Wendelin Reich
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Not for the first time, I had to think about how open source tends to fail in the games area. Of course, I would love to see MonoGame succeed, but I'm not naive enough to bet my money (i.e. my time) on it.

Is the problem that games are so hardware-dependent? Even _huge_ open source projects such as the Linux kernel tend to have problems keeping up with hardware evolution (and thats one reason why Linux and games is still a problematic combination).

Or is the problem that game developers have strong economic incentives not to share full-fledged, working code projects? If so, then why does open source work in other areas of IT?

Yet another reason is that game developers have unusually high demands on software reliability. People will accept if OpenOffice crashes (it has auto-save), but a game that crashes tends to be a HUGE turnoff to users. Perhaps thats because (often) games have so extremely complex internal state, which is difficult to reproduce (either for the user via replay, or via a sufficiently fine-grained auto-save).

Dylan Wilson
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MonoGame has a very unique market in that existing XNA developers can port their games to many other platforms including Android and iOS with relatively little effort.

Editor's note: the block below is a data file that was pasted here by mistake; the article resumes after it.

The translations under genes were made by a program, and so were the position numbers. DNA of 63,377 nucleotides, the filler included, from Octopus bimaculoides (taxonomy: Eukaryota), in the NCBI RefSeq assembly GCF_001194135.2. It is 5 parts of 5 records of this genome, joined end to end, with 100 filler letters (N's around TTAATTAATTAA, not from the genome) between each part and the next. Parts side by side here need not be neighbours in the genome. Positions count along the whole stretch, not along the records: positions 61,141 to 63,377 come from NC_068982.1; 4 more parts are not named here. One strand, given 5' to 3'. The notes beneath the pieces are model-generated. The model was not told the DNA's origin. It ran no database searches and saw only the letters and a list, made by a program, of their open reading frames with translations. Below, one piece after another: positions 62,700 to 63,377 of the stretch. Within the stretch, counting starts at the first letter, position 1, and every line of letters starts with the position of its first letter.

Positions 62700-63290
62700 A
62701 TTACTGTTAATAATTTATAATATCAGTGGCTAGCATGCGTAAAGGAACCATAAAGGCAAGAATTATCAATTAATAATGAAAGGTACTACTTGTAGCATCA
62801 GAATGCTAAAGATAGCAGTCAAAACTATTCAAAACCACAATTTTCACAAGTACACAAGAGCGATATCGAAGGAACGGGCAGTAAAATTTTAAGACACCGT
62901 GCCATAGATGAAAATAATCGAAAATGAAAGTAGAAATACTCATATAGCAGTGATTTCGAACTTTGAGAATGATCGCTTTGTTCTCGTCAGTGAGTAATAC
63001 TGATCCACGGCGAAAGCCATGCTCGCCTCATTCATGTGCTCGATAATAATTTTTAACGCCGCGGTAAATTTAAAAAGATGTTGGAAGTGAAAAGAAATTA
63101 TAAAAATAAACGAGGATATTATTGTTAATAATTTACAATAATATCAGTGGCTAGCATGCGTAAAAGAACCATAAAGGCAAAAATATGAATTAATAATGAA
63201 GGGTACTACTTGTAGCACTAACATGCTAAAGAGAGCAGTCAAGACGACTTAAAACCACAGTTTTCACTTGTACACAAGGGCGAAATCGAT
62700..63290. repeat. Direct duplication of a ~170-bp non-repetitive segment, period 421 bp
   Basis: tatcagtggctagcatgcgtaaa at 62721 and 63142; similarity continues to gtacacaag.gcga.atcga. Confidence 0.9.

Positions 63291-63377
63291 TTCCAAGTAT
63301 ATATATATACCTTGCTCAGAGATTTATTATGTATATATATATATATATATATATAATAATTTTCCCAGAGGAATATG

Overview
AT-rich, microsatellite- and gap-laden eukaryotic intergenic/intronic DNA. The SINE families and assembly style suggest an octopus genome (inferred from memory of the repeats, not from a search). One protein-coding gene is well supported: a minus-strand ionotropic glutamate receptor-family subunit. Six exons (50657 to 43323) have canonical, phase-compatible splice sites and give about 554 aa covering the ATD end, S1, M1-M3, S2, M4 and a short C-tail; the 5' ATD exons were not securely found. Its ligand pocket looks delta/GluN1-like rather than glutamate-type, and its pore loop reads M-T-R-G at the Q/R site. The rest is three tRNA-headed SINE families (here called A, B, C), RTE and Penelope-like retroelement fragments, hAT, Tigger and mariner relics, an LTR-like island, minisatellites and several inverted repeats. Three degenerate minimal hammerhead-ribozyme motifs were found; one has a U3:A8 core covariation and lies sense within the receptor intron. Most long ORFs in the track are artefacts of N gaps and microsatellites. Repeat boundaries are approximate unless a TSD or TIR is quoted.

Comparing it to Silversprite isn't even in the same ballpark. Unity3D is a perfectly fine option for developing games but it's not direct competition for MonoGame. Unity3D is a full game engine, whereas MonoGame is a replacement for the XNA framework. They solve different problems.

Brian Perry
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I started out being very excited that I could develop XNA games using mono-game from linux using mono-develop. After doing a simple game though, I realized that you needed a windows machine in order to put art into mono-game. If your developing on Mac or Linux then, your out of luck. They said they were developing an art pipeline for mac and linux so I guess I have to wait until then.

Dean Ellis
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Believe it or not SilverSprite is kind of the GrandFather of MonoGame :)

As for Mac development as the article says you can make use of raw assets like png etc, there are only a few content types where you MUST use the content pipeline, fonts and effects are the main ones.